This story is typical of the discoveries couples make when they are safe enough to get conscious about their situation and see the greater unconscious agenda of their relationship. The conflict they are experiencing is not proof that the relationship is doomed; rather it is an opportunity for growth and healing.

Dr. Carl Rogers’s landmark work demonstrated that the therapeutic alliance between therapist and client is an even more important healing factor in therapy than the actual techniques employed by the therapist. The therapist provides unconditional positive self-regard and empathy. For couples in crisis who are willing to work as a couple together, would it not be preferable for their shared relationship to be the healing factor instead of developing that healing alliance with someone outside of the marriage? We are wounded in relationship and are ultimately healed in relationship. While we can talk about the issues out of context with a third party, couples work allows the couple to heal in real time in the session. It doesn’t create a divide between “problems” and “solution.” It’s all part of one positive process.

Of course, there are many cases where one partner is not interested in counseling. Does that mean the other should not seek help? Of course not. Individual therapy may be helpful in assisting one spouse to learn more about him or herself and what he or she brings to the relationship. It is when the therapist, even with the best intentions, advises, speaks poorly about the spouse, or even insinuates the slightest doubt about the relationship, that it can be contraindicated.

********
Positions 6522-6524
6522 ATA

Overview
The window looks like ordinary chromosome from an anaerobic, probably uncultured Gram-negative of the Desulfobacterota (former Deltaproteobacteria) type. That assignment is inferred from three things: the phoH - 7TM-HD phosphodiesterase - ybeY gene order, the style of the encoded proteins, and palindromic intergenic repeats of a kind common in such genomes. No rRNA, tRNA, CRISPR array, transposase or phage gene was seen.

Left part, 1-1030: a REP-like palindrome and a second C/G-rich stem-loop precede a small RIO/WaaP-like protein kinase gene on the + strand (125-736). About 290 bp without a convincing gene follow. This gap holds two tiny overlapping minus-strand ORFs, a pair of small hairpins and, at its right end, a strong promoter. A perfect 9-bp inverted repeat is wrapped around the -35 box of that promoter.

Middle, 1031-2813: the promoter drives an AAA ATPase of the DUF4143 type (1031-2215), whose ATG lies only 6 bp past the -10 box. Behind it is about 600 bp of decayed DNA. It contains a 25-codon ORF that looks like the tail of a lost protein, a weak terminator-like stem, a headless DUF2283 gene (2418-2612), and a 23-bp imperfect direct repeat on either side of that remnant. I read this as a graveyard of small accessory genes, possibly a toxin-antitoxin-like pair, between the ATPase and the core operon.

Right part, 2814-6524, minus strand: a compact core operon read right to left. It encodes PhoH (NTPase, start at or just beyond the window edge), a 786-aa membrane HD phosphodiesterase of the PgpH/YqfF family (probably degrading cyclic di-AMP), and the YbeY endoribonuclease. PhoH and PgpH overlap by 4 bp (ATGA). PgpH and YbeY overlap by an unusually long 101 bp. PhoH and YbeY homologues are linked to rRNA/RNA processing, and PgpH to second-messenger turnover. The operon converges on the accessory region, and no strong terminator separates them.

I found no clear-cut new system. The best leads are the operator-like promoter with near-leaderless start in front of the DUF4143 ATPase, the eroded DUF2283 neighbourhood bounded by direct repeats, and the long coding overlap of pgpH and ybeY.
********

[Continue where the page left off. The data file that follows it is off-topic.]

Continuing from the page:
You may say that this is simply not good therapy. I would agree, but my experience and that of my colleagues has been that it is too prevalent to simply categorize as bad therapy and give the general advice to seek out good therapy. It seemed incumbent to make people aware of the specific issues that can arise in individual therapy.

While ultimately it is the client who decides to get divorced, many people are looking for third-party validation to give up working on their marriage. This is especially the case with a professional whose opinion we respect. If someone is in pain and his or her therapist evens hints to a solution involving divorce, it can be tempting to think that by removing the external stressor—that is, the spouse—things will improve. This is especially true as one may feel a connection to his or her therapist, as the therapist is there to support him or her, often in stark contrast to the lacking connection he or she shares with his or her spouse.

Of course, every person is responsible for his or her own marriage and the choices they make. But to ignore the fragile reality of someone in a troubled marriage under that pretext of personal responsibility is naïve. As mentioned, that’s not to say we avoid individual therapy at all costs. But it’s critical to recognize that it can be a dangerous situation.

If your individual therapy is helping your marriage, great! If you are experiencing more tension with your spouse after your sessions, then it may be worth considering the impact it is having on you. If you begin to focus more on your role in the relationship and what you can do to improve the situation, it can be beneficial. Many individuals have been successfully able to work on themselves and consequently bring about greater change in their marriage.

I hope that people will use their best judgment to discern when individual therapy is the best modality to heal their relationship. This is a very serious issue and while I apologize if I have offended my fellow therapists who I am sure are skilled and would not do what I discussed in the article, my pain and concern for the families that are suffering needlessly was my primary motivator.